A Man Escaped (1956)

A Man Escaped
Directed by Robert Bresson
Written by Robert Bresson based on André Devigny’s memoir
(number 424)

How shocking this movie must have been when it came out, so soon after the end of the war, and so raw and honest in its portrayal of what happened.

I am really bad at watching war movies, I’ve put this off and put this off. Finally a remote borrowed it from Aro St Video and forces myself to watch it while Anna as out at singing. I wrapped up in warm clothing and a blanket so as to be in as comfortable a position as possible. I also set myself up with creaming soda and chocolate chip Farmbake cookies as those are even more comforting to me.

It’s as it says in the title, an escape movie, and there’s a small bit of comfort in knowing that the lead does escape to write his memoir. But I find it so hard to watch because of the high death rate potential of basically every other character in the film. Plus the knowledge that the situation and the conditions and this horrible treatment of real humans really happened is so freaking depressing.

François Leterrier does an incredible job, as for the most part the scenes are just him working away, looking gaunt and pensive, with his gentle voiceover explaining what’s going on. He’s very methodical and logical, immediately he gets put into the upper floor’s cell that he starts to plan his escape. He does what he can to gather resources, to be quiet but dogged.

The young man who is put in the same cell as him, close to the end is incredibly pretty – very like River Phoenix and instantly relatable because he looks so very young compared to the other prisoners. There’s some suspicion of him, but of course Fontaine has to take him with.

But ultimately it’s all about the escape sequence, right? The slow, careful movement through the compound, building up to the inevitable murder they have to commit to get past the guard and out. The crunch of gravel suddenly becomes deafening, the ringing of bells seems like a great distraction to get something done. The whistle of the train that sounds so much like a scream… it’s tense stuff, brilliantly done.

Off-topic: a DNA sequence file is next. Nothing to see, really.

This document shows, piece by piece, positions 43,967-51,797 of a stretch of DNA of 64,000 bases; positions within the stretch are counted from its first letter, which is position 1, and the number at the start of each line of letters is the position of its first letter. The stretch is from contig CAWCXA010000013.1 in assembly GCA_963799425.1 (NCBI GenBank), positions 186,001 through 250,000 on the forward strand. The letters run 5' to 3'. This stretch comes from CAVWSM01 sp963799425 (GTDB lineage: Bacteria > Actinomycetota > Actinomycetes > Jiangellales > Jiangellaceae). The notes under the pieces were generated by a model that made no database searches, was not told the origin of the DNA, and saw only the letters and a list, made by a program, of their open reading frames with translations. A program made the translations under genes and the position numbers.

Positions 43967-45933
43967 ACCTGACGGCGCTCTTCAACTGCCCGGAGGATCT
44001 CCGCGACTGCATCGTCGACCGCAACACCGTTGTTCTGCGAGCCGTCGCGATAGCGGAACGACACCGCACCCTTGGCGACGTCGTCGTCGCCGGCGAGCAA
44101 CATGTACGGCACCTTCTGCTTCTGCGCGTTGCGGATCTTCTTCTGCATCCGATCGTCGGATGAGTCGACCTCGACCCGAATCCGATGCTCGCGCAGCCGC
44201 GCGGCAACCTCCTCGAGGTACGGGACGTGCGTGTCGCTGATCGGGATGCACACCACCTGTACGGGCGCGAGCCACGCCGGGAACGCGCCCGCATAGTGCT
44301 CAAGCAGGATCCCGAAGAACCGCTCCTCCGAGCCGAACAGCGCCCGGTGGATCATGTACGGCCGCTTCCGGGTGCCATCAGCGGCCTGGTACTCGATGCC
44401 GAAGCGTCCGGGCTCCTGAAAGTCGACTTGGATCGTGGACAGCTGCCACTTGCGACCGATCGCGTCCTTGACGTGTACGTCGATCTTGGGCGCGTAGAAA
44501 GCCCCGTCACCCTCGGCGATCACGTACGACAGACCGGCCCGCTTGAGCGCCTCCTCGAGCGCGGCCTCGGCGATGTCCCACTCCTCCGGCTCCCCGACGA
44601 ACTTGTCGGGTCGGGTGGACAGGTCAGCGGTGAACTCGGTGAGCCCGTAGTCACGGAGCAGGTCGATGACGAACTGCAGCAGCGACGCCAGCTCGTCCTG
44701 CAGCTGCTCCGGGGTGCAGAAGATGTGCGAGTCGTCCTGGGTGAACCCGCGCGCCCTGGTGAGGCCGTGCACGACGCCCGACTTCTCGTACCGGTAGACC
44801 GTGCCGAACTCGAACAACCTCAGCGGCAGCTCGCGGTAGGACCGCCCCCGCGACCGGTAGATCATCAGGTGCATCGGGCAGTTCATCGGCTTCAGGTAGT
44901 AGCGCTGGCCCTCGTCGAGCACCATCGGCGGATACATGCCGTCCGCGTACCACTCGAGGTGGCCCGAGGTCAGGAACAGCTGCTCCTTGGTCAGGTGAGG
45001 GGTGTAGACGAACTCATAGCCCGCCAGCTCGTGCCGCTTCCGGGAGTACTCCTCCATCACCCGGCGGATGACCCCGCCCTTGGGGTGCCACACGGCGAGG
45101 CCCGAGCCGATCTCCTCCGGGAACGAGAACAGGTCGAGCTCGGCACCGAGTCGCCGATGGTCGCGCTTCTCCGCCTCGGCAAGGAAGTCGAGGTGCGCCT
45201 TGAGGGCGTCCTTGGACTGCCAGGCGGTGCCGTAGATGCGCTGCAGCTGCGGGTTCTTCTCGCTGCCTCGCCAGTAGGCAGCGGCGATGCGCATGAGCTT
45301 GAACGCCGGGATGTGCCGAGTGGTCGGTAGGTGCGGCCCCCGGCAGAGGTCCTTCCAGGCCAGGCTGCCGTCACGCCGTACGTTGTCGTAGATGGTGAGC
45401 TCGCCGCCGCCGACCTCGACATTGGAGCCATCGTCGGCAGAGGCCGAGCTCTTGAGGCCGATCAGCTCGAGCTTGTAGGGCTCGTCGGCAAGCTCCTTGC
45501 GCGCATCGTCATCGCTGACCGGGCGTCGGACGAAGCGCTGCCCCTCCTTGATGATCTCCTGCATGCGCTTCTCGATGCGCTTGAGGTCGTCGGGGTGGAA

Does it make me love the people? I immediately felt for Fontaine yeah. I think that’s the obvious reaction to seeing someone arrested and beaten to bleeding at the start of the movie. It’s also tiny things that he does, such as giving a pencil to the distraught rabbi who was recently arrested, and tapping messages to his neighbours in the next cells or scrubbing out the ‘no food and excercise’ note on his neighbour’s door on his first sortie out of his cell. Little acts of kindness which make him loveable.

Bechdel test: There are no named women in the movie. There is a moment very early on when an anonymous woman sends him a pin and the note ‘good luck’ but that’s pretty much all we get. It makes sense, as it is a very small story just around Fontaine and his escape, he’s in the men’s part of the prison after all.

Best line:

Fontaine: Is there anything I can do to help you?
Blanchet: Nothing
Fontaine: there’s always something.

State of Mind: Overall, this movie wasn’t as harrowing as I thought it might be, and I enjoyed the careful, measured way the story is told. The cinematography is lovely, black and whites and lights and darks all seem very artfully arranged. But I am still really keen to watch something fun like New Girl to move on emotionally from the setting of the movie.

Watched movie count

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